Chance Conversation Leads To Women Donating Kidneys To Save Each Other’s Husbands

Chance Conversation Leads To Women Donating Kidneys To Save Each Other’s Husbands

Note: This article may contain commentary or the author's opinion.

No matter how many times we attempt to rationalize a chance encounter with logical and plausible explanations, there’s that feeling tucked deep inside of us that divine intervention perhaps played a decisive hand in those unscripted random run ins.

Take the chance encounter by two co-workers employed at Children’s Healthcare of Atlanta, for example. For decades they worked within the same department, hardly speaking to each other other than an occasional greeting as they passed one another during the course of a workday.

On one August afternoon, both Tia Wimbush and Susan Ellis found themselves in the woman’s bathroom getting ready to leave for the day. This wasn’t unusual, as they would usually greet each other with a smile and continue washing their hands. However, on this particular day, one of them began discussing what both of them had in common; their spouse’s need for a kidney transplant. With nearly 100,000 individuals currently on the national waiting list, both women knew of the others plight in finding a suitable donor. 

The casual chat between the two women took a turn for the better when Wimbush asked Ellis what her husband’s blood type was

He’s type O,” Ellis replied.

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Wimbush responded that her husband’s blood type was AB.

The women paused a moment, staring at one another, attempting to process what the other had just said. Then they began to realize that they may have stumbled on a match that could save both their husband’s lives. Wimbush thought she might be a match for Ellis’s husband, and she thought Ellis could be a match for hers.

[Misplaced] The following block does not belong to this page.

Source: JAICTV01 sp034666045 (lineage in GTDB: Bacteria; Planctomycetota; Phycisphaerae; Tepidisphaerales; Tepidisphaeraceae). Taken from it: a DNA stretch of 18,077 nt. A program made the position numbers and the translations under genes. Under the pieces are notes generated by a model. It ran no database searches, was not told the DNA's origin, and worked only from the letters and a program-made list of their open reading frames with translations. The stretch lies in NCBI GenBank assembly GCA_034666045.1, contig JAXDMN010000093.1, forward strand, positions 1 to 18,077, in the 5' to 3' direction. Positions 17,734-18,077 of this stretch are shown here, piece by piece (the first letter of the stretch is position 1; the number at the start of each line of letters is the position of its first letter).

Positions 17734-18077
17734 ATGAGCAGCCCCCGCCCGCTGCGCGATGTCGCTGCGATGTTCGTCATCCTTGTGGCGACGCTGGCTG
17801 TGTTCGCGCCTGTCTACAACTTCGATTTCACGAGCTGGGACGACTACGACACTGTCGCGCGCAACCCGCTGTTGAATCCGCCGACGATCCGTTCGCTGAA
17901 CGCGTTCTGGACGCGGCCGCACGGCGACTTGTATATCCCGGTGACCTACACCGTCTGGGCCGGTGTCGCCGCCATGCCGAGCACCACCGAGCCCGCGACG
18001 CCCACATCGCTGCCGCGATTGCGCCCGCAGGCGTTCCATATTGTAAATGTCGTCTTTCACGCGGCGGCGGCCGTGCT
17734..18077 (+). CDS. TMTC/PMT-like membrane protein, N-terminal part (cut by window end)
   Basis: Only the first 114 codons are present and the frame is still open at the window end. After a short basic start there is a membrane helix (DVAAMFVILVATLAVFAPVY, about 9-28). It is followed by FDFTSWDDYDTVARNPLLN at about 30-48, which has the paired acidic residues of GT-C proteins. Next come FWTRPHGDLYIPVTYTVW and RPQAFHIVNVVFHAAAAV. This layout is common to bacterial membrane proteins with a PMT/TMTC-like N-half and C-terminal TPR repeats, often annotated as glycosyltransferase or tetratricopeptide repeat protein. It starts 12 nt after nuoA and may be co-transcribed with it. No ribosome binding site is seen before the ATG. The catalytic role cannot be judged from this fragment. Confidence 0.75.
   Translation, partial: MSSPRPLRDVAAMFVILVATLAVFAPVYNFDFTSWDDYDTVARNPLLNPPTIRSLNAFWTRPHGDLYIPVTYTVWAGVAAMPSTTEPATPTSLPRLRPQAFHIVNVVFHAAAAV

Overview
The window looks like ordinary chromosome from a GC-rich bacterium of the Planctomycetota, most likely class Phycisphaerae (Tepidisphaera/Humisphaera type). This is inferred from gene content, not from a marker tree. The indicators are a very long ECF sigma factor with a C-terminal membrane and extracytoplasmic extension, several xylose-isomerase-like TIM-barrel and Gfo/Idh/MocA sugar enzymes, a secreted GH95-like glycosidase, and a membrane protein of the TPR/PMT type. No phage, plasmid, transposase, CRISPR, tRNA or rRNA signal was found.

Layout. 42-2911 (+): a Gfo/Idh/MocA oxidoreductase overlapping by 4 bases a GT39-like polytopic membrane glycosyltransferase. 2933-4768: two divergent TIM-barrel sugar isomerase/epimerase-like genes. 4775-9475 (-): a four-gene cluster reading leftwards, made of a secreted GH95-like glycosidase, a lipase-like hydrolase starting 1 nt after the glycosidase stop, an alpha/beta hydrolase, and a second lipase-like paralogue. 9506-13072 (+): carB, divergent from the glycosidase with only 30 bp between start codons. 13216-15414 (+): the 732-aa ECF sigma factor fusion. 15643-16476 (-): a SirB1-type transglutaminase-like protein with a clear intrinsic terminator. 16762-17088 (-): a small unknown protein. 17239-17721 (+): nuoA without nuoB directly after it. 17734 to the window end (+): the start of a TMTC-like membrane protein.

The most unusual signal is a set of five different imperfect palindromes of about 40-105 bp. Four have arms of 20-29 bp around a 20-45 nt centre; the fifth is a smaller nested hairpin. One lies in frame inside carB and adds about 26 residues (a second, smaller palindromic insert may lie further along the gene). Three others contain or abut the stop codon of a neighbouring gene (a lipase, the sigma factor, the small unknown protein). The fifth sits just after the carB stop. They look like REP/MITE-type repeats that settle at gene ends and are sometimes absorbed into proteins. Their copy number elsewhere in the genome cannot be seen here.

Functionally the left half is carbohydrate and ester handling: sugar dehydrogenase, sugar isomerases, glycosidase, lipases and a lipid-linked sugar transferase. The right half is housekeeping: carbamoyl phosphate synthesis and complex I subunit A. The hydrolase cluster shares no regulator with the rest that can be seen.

I told Susan, ‘Wait a second, what are the odds that we’re both going through this with our husbands at the same time and we could also be in a position to help them?’” Wimbush recalled. “That’s when we both knew: We had to get tested.” 

The two immediately took antibody tests to see if they were a match, and miraculously enough, they were.

Seven months after their encounter in the bathroom, Wimbush donated one of her kidneys to Lance Ellis, 41, and Susan Ellis donated one of hers to Rodney Wimbush, 45.

Both successful transplants were performed in March at Piedmont Atlanta Hospital. All four have recovered nicely, without any complications.

After the operation, Wimbush recounted, “They’ve each gained the gift of health and more years, it’s wonderful to see how they now have quality of life after so many years of dialysis treatments.”

Lance Ellis acknowledged he hadn’t realized just how sick he had become until he came out of his transplant surgery and his new kidney took over. “I mean, as soon as you wake up from surgery, it’s like hitting a light switch,” Lance said. “You feel amazing. You’re ready to go for a run.”

Tia Wimbush says the experience was powerful. “I felt exhilarated,” she recalls. “I felt exhilarated because of what we had done, because I was able to donate my kidney to Lance, and just the magnificence of God, if you will.

Christina Klein, a nephrologist and medical director of Piedmont’s kidney transplant program, said it is extremely rare for two people to propose their own paired organ exchange and actually be a match for each other.

I’ve personally never seen this happen,” Klein said. “When we put pairs into large databases for national paired exchange programs, some pairs wait months or even years for a compatible match.”

Sometimes those chance encounters we stake for granted feel all too often like divine intervention.